Credit: Merie W. Wallace / Warner Bros.
by Paul Attard Featured Film Retrospective

Clint Eastwood: A Collection of Movie Misdemeanors

June 6, 2022

The white-hot winning streak that Clint Eastwood was on during the mid-’90s constitutes a seldom touched — at least by his own contemporary standards — run of canonical classics (Unforgiven and The Bridges of Madison County) and auteurist favorites (Black Hunter, White Heart, and A Perfect World) in an all-encompassing return to form that put him back in good graces of the critical establishment after a shaky previous decade (Bird notwithstanding) and re-established him as one of Hollywood’s more reliable talents behind and in front of the camera. But, in semi-classic Clint fashion, right when he was starting to get his mojo back, he went ahead and tarnished whatever goodwill he had built back up again: his following three star vehicles, all adaptations of what are essentially paperback airport thrillers, constitute what many perceive as the nadir of Eastwood’s filmography, staring with Absolute Power, followed by True Crime, and limply finishing things off with Blood Work. A transitional period of his career — Mystic River came out a year after Blood Work and got things back on course — this six-year span saw the maestro awkwardly straddling the line between entering middle age gracefully and still acting like nothing much had really changed since the mid-’70s, a regression and small push forward from what audiences had come to expect and would expect from a contemporaneous Clint picture.

When assessing this largely cumbersome era, one should also give a cursory mention to Midnight in the Garden of Good and Evil, released the same year as Power and likewise based on a popular bestseller — but it remains an outlier within this body of work, as it was conceived of and marketed as a prestige product compared to the termite aesthetics of this aforementioned loose trilogy. It was material that clearly went over Clint’s head — it’s vaguely about such nebulous themes like “collective performativity,” according to its staunchest defenders — and the less said about it and leading man Kevin Spacey playing a closeted murderer (some serious method casting there), the better. To be fair, though, that could easily apply to any and all mediocre features mentioned in this essay.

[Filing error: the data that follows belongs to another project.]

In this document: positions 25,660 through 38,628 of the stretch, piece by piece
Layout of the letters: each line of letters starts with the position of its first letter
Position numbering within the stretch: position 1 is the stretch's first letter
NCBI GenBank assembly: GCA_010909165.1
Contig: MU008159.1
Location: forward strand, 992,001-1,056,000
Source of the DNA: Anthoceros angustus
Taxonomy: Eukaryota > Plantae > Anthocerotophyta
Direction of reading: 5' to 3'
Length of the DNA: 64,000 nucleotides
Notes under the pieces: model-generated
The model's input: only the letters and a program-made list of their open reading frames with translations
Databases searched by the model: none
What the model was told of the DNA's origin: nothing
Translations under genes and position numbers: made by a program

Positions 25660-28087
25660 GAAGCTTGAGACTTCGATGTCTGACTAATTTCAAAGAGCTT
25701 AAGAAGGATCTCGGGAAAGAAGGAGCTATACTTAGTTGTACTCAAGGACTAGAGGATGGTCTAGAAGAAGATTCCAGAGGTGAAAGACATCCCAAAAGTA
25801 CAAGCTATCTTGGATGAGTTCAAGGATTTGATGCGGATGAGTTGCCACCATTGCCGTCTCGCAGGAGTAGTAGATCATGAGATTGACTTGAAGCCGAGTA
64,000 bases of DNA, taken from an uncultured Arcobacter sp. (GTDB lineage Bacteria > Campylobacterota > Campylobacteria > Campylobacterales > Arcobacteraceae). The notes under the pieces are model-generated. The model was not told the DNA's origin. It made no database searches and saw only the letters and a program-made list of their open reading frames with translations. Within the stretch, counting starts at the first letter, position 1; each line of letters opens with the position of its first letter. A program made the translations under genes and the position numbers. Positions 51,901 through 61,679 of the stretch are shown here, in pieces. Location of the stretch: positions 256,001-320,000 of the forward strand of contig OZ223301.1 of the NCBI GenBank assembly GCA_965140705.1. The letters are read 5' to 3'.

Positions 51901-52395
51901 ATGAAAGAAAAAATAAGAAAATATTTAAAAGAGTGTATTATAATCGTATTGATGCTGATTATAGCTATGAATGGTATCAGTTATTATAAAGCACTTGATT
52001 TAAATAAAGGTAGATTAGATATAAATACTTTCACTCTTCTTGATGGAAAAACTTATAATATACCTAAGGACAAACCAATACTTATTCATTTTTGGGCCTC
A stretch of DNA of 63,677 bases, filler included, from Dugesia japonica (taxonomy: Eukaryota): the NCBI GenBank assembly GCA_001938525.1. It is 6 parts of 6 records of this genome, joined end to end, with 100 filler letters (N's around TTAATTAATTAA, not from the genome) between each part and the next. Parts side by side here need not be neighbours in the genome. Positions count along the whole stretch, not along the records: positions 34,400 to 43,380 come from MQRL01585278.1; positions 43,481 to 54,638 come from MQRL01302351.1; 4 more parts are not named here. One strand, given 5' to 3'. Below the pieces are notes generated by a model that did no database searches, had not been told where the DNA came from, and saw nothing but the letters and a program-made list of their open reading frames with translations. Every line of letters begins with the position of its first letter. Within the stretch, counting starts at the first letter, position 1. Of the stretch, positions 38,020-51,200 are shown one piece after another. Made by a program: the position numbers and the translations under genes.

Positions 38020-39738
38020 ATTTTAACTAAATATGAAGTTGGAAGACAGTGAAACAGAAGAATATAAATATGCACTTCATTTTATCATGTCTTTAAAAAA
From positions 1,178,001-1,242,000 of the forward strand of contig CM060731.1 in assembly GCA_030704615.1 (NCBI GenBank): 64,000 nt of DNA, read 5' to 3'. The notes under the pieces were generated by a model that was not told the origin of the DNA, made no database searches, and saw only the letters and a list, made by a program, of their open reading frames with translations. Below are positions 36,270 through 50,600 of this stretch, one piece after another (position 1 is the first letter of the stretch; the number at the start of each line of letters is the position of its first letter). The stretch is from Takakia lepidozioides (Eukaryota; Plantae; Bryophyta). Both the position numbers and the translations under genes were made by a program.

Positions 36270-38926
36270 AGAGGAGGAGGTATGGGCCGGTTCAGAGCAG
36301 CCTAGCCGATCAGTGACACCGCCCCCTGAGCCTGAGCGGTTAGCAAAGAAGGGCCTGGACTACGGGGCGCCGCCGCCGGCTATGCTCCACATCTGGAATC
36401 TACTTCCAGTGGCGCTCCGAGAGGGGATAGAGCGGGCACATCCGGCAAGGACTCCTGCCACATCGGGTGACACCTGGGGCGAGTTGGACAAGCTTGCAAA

Credit: Sony Pictures

Absolute Power’s pre-production process, chronicled at length in screenwriter William Goldman’s Which Lie Did I Tell?: More Adventures in the Screen Trade, was, like many of Clint’s pictures in general, an exercise in cutting back. Based on a patently ludicrous David Baldacci legal thriller that has the President of the United States convicted and sentenced to the electric chair by the final few pages, the novel was an ensemble piece that was being adapted into a feature that, at the time, couldn’t conceivably drum up a budget big enough for that many stars. So instead of being faithful, Goldman (with some minor input from a young Tony Gilroy) leaned into star-power overdrive: the central character, professional burglar Luther Whitney — who just so happens to stumble onto the Secret Service killing the President’s mistress — was no longer killed off halfway through, and instead now took on the role of several other bit players who solve the case after his untimely demise. This was all at the suggestion of Eastwood himself, who read the original draft and probably scoffed at the idea of him getting snuffed out before the climax; for a man who repeatedly deconstructs his own screen image, he sure does love does the occasional stunt session.

Anyhow, the end results produced by this unholy marriage of mix-and-matched ideas involving the reworked source material gave us a lackadaisically paced “thriller” (air quotes are required given how laboriously this thing moves) that many have tried to retroactively claim is a scathing indictment of the Clinton administration from one of Hollywood’s staunchest libertarians — even though this was released nearly a year before the Lewinsky scandal broke and even earlier than Slick Willie’s impeachment. There’s one impressive sequence, though it comes early and nothing else ever really matches it: Luther bears witness to cuck Commander-in-Chief Alan Richmond (Gene Hackman) murdering a prostitute through a one-way mirror, the only real cinematic moment in a film that largely consists of lengthy conversations and comically awful disguises. As it stands, Absolute Power is less of a full-on blemish in Eastwood’s filmography, and more of a tedious curiosity that was practically designed to forever haunt cable television.